Shooting Summit - Day 8

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January 25, 2013   

Today was the first day where I got just over 5 hours of sleep the night before. I felt good, or at least as good as I could have living in a house with 19 other people and often taking showers devoid of hot water. The almost-fever I had been fighting the past couple of days had cleared up a bit, and I felt confident about the day. This was in large part due to the fact that the sun was really cooperating. We had a nice overcast day. We had this annoyingly large silk to put up, which required some set up time. It also turned out that the rental house had not given us enough sandbags to weigh it down so we often had to utilize whatever bodies were available to stand on it. 

But beyond that, the day was smooth. It was cold, but only about 15 degrees, so a nice break from the past two nights of freezing terror.

Today was arguably our most successful day because the lighting was so perfect and we managed to get almost 3 scenes done; about 10 pages. Of course, it took a 14-hour day to do this. An artistic choice I made with the film was that we would get tighter as the film went on, both in shot composition as well as lenses. At first, the characters would be portrayed in a lot of wide shots and two and three-shots. But then as they became more individualized in the film, not just simply a group of friends on a trip, I chose to shoot more singles. This was the first day of shooting where we changed lenses and got tighter. It was wonderful getting to see that footage look so good.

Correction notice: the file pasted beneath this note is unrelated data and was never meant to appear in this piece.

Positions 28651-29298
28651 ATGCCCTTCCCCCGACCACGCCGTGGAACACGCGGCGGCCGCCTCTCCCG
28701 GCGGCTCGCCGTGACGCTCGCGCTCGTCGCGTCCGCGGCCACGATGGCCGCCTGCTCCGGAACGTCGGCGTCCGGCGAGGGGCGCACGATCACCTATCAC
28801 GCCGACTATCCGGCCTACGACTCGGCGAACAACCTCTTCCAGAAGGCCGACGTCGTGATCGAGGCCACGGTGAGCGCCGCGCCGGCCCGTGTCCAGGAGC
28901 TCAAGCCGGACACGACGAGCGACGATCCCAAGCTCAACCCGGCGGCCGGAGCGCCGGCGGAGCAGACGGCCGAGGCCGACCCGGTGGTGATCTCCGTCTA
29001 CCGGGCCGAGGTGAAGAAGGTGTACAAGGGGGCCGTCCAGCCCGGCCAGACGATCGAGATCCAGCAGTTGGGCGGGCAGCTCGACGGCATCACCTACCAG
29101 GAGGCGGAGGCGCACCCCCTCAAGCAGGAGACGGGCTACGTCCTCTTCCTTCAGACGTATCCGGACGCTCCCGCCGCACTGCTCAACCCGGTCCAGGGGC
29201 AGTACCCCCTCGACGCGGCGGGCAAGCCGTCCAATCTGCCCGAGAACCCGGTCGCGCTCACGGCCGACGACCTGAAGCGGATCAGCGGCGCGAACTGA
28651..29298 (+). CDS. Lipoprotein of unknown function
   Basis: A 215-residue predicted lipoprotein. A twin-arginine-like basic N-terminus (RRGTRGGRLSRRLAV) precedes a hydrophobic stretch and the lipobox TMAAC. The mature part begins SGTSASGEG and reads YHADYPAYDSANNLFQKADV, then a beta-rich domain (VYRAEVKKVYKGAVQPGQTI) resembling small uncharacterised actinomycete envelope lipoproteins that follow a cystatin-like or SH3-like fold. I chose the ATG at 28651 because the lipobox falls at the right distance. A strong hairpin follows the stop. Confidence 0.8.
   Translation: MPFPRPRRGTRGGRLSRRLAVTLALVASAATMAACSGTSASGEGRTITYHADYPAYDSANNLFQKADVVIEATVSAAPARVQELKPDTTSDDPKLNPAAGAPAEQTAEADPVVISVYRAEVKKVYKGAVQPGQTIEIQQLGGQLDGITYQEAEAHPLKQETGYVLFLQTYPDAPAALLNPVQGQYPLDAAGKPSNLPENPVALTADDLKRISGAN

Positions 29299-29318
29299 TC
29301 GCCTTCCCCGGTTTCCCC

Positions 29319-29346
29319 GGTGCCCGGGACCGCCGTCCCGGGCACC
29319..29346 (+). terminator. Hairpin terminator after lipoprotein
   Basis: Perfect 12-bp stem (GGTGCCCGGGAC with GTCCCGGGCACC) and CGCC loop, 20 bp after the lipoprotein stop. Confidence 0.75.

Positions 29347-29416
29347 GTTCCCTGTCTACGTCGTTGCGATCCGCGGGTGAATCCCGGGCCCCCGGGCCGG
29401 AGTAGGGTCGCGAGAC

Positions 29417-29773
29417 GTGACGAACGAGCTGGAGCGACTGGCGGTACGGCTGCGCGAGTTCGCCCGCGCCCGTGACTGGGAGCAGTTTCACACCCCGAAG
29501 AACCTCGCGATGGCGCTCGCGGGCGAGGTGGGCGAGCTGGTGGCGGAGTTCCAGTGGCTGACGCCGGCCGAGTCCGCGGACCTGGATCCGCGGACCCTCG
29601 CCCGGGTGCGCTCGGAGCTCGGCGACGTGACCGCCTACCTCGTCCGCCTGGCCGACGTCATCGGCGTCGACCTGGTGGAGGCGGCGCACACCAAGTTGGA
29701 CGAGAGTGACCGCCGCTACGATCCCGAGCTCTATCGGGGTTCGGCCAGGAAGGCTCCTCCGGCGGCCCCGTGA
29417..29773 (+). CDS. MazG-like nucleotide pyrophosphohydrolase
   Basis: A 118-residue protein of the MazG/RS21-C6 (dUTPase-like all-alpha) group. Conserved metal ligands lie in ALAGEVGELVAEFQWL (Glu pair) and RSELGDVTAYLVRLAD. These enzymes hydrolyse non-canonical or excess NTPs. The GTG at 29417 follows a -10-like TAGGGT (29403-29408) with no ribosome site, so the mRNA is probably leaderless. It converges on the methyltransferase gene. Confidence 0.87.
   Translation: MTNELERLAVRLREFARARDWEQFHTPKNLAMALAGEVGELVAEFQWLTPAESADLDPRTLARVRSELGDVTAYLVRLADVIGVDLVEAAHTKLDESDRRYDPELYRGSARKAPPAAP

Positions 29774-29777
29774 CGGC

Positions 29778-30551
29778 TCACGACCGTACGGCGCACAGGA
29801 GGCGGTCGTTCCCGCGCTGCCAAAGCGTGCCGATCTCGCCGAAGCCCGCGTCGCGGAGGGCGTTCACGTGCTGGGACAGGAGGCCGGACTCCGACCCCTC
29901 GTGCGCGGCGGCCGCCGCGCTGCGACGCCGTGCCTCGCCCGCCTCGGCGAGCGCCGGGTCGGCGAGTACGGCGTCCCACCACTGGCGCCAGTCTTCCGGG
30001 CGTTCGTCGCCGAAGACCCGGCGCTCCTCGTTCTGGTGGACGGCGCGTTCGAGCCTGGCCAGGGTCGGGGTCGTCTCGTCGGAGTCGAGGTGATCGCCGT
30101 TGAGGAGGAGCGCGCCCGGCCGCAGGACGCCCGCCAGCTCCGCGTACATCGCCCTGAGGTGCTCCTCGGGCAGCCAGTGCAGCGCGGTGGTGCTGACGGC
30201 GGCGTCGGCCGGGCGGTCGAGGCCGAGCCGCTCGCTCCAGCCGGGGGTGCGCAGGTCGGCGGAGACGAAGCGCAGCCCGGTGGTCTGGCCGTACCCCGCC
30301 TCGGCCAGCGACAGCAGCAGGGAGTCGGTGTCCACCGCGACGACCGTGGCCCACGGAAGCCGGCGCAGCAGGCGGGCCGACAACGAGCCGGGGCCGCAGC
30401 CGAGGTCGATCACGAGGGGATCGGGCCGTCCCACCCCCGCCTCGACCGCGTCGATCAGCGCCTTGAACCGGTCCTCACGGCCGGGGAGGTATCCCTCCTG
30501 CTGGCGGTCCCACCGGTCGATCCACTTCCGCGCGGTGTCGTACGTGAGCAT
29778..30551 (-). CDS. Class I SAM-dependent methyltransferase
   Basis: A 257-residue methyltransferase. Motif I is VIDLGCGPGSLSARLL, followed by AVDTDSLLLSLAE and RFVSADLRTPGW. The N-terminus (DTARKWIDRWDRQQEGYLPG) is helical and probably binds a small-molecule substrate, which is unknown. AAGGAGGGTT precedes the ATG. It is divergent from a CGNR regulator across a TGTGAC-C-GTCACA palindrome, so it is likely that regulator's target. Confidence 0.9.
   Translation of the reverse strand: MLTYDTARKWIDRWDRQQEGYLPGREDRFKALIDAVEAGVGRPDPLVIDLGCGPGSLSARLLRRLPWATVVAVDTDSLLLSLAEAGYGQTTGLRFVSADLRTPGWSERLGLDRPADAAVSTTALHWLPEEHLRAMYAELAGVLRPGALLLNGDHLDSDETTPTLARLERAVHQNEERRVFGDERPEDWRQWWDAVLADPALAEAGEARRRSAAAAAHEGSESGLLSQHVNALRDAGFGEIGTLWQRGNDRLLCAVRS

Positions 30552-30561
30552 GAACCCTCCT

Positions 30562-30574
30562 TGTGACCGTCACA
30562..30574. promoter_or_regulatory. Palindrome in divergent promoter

We then had to go up into the woods with two characters to get a scene that was meant to be set just before dusk. We got ¾ of it, but then the lighting became too inconsistent. It was okay though because we still felt accomplished. This particular scene was actually scheduled for a later date in the original schedule. We then headed back to the house where Charlotte and Adnan had been setting up for a night scene at the back of the house. We got it all done, though we did have a minor continuity issue when it snowed during one person’s close-up. It’s a minor issue, but I actually think it works because the one character it’s snowing behind is standing in front of the car headlights. In that sense, snow would be more visible, whereas the others are in the dark and presumably under an awning. The snow ended up looking pretty cool because it helped emphasize the extremity of the weather conditions despite the lack of snow on the ground. 

It’s just one of those happy accidents that you sometimes get in film. We wrapped at 8pm, just beating the frigid cold that came later that evening. 

We had a really big day ahead. It was the scene that I felt would make or break the film. I was so nervous and excited about it at the same time, though maybe more nervous. I could not sleep at all.